The Geophysical Institute at the University of Alaska Fairbanks has predicted increased Northern Lights activity in the next coming month across Iceland.
Within its website, the aurora activity forecast predicts the expected location of the most active aurora forms, for which Iceland is amongst the highest in activity.
The Institute explains that the best time to observe the aurora is near local midnight, this is when the most active forms often occur. Aurora activity tends to come in waves during evenings, which are called aurora sub storms. However, the institute also insists that during an active period, there will be lulls in which the aurora activity is subdued; however, the patient observer will often see a new burst of activity within an hour or two.
The Northern Lights are without a doubt one of the most breathtaking natural spectacles in the world. The natural light displays of the Aurora Borealis occur most frequently in the Arctic Circle, centred within a 2500 km radius of the geomagnetic pole. As Iceland is on the cusp of the circle, the Island in the North Atlantic provides the perfect viewing location for the Northern Lights.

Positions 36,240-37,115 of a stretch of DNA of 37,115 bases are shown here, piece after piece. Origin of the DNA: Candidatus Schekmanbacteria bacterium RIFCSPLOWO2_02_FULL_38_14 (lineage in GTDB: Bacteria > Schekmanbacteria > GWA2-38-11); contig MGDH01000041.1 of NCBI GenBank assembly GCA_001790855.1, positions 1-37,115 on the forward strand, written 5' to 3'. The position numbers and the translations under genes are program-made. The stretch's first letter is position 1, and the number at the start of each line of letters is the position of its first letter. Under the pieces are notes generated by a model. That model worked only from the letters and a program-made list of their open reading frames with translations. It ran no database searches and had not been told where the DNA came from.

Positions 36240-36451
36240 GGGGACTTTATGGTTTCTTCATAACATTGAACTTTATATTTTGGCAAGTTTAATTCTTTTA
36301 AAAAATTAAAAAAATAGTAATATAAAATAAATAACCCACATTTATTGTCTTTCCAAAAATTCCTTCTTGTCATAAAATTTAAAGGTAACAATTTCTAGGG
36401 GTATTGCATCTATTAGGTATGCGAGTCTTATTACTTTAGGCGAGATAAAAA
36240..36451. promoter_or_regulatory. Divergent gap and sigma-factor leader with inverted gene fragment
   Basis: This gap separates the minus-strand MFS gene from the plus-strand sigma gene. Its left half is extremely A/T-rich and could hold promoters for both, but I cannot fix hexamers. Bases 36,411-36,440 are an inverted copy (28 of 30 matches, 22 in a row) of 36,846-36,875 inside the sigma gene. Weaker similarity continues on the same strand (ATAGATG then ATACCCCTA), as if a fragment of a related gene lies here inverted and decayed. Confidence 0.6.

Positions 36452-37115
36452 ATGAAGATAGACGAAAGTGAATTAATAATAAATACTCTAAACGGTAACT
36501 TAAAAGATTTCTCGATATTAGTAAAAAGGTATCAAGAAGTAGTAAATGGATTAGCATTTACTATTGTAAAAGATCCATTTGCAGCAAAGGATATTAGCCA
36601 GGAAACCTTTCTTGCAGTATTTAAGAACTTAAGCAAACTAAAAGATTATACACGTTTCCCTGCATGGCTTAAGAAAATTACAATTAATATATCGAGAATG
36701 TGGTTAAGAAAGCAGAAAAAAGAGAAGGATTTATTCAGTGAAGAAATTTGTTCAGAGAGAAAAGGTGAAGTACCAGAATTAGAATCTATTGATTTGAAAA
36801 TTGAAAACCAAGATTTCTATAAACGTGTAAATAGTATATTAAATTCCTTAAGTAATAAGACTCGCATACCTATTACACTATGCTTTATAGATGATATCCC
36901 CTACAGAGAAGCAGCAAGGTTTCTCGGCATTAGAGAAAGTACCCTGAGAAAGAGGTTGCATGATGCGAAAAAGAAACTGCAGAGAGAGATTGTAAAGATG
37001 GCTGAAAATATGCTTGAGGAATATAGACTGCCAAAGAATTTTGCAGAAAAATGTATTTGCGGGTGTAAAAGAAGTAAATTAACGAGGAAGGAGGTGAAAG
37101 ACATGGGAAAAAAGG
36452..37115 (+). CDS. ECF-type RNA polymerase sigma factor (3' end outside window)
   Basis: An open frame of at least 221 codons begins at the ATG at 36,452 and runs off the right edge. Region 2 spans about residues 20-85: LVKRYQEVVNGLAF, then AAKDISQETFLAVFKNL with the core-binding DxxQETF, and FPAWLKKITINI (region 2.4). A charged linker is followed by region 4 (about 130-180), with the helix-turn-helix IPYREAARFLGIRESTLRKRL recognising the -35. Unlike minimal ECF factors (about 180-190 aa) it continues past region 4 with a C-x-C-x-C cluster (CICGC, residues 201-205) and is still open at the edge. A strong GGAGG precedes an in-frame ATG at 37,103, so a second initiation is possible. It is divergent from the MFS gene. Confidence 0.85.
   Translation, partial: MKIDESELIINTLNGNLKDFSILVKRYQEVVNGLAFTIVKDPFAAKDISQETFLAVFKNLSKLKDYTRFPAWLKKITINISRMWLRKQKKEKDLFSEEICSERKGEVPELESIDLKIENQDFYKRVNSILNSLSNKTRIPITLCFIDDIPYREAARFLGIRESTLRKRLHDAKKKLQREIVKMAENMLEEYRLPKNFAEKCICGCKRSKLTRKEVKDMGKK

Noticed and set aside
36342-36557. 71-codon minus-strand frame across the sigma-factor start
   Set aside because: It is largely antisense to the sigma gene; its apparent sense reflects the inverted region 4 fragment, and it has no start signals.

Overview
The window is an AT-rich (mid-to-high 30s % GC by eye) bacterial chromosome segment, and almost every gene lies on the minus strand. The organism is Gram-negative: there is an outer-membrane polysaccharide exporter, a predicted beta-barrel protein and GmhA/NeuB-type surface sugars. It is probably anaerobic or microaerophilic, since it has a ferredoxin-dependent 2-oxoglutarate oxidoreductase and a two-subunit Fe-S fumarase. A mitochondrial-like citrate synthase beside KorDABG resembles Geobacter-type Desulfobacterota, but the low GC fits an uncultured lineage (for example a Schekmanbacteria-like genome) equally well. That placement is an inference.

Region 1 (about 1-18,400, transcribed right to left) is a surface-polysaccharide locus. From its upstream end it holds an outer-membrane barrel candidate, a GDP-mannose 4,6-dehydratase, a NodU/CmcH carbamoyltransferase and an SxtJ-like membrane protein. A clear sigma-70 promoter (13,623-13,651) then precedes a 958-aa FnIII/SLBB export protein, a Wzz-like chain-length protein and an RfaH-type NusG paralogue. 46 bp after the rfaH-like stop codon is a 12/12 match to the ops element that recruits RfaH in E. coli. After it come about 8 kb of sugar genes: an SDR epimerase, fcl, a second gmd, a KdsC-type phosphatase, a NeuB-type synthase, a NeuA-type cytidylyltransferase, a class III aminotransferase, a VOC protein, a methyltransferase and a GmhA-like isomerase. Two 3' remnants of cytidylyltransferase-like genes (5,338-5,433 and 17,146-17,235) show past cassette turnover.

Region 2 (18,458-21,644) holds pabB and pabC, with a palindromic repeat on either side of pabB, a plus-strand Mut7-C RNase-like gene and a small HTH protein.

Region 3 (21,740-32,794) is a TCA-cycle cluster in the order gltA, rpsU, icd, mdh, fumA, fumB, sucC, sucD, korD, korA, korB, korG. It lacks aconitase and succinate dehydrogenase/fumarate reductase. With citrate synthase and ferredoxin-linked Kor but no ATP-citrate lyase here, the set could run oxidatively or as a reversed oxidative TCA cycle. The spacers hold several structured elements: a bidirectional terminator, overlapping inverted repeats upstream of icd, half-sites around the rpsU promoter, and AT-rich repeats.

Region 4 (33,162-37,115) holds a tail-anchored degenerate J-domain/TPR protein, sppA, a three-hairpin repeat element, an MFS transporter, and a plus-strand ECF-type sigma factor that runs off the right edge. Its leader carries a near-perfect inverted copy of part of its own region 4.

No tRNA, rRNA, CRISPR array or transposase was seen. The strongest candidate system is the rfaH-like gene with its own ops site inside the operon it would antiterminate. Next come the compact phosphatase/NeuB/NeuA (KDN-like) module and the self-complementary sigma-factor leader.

In conjunction with this, leading airline, Icelandair, offers flights daily flights to Iceland from three of the UK’s top international gateways; London Heathrow, Glasgow and Manchester airport.
Visit http://www.icelandair.co.uk for more details.